Spence has already been discussed, but Washington actually had the stronger year. In only four games of registered stats, he managed to finish with nine tackles, 3.5 tackles for loss, three sacks and a forced fumble.
Standing 6'4'' with a long, bulky frame, he's a physical specimen tailored to the rigors of NFL football. And though he's a little raw technically, with two more mandatory years at Ohio State ahead of him, those defects are likely to fix themselves before he declares.
Hageman isn't a household name and unless Minnesota has an out-of-nowhere successful season, that isn't likely to change in the next few months.
Once the confetti falls in Pasadena, though, and Todd McShay starts gracing every morning episode of Sportscenter, Hageman will finally start to earn some recognition. That holds doubly true once the NFL Combine starts.
A former tight end moved to defensive tackle, Hageman was listed the No. 2 "physical freak" in college football by CBS Sports' Bruce Feldman. The only player listed ahead of him was one Jadeveon Clowney.
At 6'6'' and 312 pounds, Hageman clocked a 10-yard sprint in 1.57 seconds (.07 faster than Terron Armstead, the OL who ran a 4.71 40-yard dash at this year's Combine), measured a vertical of 36 inches (three higher than any DT at this year's combine) and can allegedly still throw down a 360 dunk.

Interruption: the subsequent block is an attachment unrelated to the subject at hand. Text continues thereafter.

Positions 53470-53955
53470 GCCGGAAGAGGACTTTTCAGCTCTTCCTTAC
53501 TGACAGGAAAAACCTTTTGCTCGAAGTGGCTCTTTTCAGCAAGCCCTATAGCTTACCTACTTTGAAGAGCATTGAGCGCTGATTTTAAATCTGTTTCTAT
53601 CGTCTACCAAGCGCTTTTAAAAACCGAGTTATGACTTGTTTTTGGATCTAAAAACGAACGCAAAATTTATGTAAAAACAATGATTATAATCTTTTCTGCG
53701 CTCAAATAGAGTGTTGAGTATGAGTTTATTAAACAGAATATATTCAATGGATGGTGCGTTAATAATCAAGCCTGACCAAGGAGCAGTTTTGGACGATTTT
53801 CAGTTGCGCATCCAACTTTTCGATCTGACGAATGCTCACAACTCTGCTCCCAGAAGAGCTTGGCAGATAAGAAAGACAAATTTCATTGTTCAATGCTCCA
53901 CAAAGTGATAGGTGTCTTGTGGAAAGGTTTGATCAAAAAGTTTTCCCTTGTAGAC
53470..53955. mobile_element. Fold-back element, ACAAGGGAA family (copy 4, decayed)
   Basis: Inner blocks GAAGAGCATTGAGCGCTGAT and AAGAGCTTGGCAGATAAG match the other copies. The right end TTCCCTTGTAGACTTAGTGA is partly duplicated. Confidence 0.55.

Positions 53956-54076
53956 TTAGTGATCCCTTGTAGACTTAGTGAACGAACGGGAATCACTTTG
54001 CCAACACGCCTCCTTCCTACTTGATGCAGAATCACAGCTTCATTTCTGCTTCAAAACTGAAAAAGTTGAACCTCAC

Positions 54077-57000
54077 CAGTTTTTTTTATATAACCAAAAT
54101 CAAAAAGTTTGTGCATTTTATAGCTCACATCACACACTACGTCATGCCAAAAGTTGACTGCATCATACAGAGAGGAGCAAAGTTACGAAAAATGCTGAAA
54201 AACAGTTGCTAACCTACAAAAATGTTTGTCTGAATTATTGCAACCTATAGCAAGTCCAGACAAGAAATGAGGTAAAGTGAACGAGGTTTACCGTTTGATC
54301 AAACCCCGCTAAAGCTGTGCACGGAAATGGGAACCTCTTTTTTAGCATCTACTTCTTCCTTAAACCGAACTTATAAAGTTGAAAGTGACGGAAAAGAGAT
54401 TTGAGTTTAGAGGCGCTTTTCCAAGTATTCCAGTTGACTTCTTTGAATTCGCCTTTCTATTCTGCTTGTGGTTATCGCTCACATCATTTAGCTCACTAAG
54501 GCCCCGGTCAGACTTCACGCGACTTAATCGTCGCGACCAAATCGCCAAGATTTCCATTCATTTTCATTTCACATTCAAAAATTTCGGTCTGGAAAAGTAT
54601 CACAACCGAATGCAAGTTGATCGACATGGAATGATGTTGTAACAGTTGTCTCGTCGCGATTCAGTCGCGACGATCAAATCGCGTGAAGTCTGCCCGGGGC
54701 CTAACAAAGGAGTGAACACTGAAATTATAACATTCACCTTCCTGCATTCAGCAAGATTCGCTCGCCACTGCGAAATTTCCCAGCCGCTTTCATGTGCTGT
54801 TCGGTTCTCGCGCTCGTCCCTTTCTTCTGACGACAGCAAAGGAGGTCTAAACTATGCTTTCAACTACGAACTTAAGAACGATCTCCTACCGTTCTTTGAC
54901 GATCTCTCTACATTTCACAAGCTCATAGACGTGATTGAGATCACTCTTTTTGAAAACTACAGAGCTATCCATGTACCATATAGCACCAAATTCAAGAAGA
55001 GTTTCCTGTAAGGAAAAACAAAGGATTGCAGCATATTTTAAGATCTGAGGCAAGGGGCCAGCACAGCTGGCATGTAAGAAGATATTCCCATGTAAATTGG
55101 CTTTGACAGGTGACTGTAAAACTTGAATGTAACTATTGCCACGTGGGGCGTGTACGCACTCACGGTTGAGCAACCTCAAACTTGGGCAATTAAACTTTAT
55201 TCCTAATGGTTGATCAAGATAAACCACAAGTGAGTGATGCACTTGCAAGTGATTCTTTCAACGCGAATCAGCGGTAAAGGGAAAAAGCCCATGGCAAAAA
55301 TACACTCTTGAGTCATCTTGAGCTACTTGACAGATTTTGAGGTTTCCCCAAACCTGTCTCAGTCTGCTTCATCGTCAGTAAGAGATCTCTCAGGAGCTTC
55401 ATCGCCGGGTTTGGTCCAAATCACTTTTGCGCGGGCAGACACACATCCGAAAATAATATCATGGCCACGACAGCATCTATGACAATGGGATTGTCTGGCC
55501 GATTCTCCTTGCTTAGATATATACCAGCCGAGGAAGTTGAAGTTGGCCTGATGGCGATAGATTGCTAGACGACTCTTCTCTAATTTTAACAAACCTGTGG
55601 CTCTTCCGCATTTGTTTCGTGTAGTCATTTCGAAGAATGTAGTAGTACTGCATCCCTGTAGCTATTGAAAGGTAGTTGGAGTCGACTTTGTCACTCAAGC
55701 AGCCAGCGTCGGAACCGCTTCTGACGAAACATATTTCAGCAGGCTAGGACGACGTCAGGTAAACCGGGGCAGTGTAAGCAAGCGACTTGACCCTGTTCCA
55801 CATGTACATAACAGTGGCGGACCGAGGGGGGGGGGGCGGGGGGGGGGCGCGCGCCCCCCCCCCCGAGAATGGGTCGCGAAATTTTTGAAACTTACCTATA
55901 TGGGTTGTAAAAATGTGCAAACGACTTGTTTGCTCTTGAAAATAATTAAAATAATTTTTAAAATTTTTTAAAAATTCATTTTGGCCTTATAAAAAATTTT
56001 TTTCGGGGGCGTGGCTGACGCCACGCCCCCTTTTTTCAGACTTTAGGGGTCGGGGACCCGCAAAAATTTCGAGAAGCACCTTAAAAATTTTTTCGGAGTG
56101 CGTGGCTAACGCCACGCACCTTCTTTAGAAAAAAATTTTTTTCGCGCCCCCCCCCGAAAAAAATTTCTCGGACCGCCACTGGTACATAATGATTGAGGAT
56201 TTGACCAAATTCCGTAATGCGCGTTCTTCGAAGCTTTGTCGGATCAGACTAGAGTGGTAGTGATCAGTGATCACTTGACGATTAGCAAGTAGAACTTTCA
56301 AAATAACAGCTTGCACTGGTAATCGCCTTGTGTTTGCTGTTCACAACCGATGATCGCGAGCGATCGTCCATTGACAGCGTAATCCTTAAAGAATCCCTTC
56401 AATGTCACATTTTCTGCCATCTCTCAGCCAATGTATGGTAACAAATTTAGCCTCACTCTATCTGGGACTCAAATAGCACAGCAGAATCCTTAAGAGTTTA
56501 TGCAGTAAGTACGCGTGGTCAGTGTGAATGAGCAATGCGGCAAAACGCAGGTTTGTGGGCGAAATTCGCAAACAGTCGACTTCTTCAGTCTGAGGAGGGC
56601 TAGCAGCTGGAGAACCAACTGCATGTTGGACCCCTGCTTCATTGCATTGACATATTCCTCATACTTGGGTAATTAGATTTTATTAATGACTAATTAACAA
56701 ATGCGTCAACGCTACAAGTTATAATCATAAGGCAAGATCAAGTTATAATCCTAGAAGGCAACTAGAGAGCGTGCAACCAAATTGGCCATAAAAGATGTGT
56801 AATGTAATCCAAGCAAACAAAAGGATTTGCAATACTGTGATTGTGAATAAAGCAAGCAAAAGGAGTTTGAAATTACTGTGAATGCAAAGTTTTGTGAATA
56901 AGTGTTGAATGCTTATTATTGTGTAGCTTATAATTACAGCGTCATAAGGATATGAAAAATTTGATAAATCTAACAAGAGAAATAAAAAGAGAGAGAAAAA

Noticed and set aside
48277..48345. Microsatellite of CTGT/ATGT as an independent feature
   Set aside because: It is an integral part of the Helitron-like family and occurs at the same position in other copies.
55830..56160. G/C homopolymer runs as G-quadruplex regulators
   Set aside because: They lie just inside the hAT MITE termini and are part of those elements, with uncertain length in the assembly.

With some good NFL positional coaching, Hageman should translate those physical gifts into maximized potential.
Roby is the latest in a long line of blue-chip Ohio State cornerback prospects, and though their recent NFL history is mottled by a few busts, Roby appears to be as safe as they come.
He's only 5'11'' but as NFL.com's Daniel Jeremiah pointed out, he's "explosive, fluid and plays bigger than his size." Last year those fluid cover skills helped Roby lead the Big Ten with 19 passes defended, earning him a much-deserved spot on the conference's First Team.
But perhaps more telling than stats or accolades is the praise Roby received from NFL Draft Insider Tony Pauline, who called him "terrific in all aspects" and "one of the most complete corners since Champ Bailey."
Comparisons like that are hard to come by and even harder to ignore.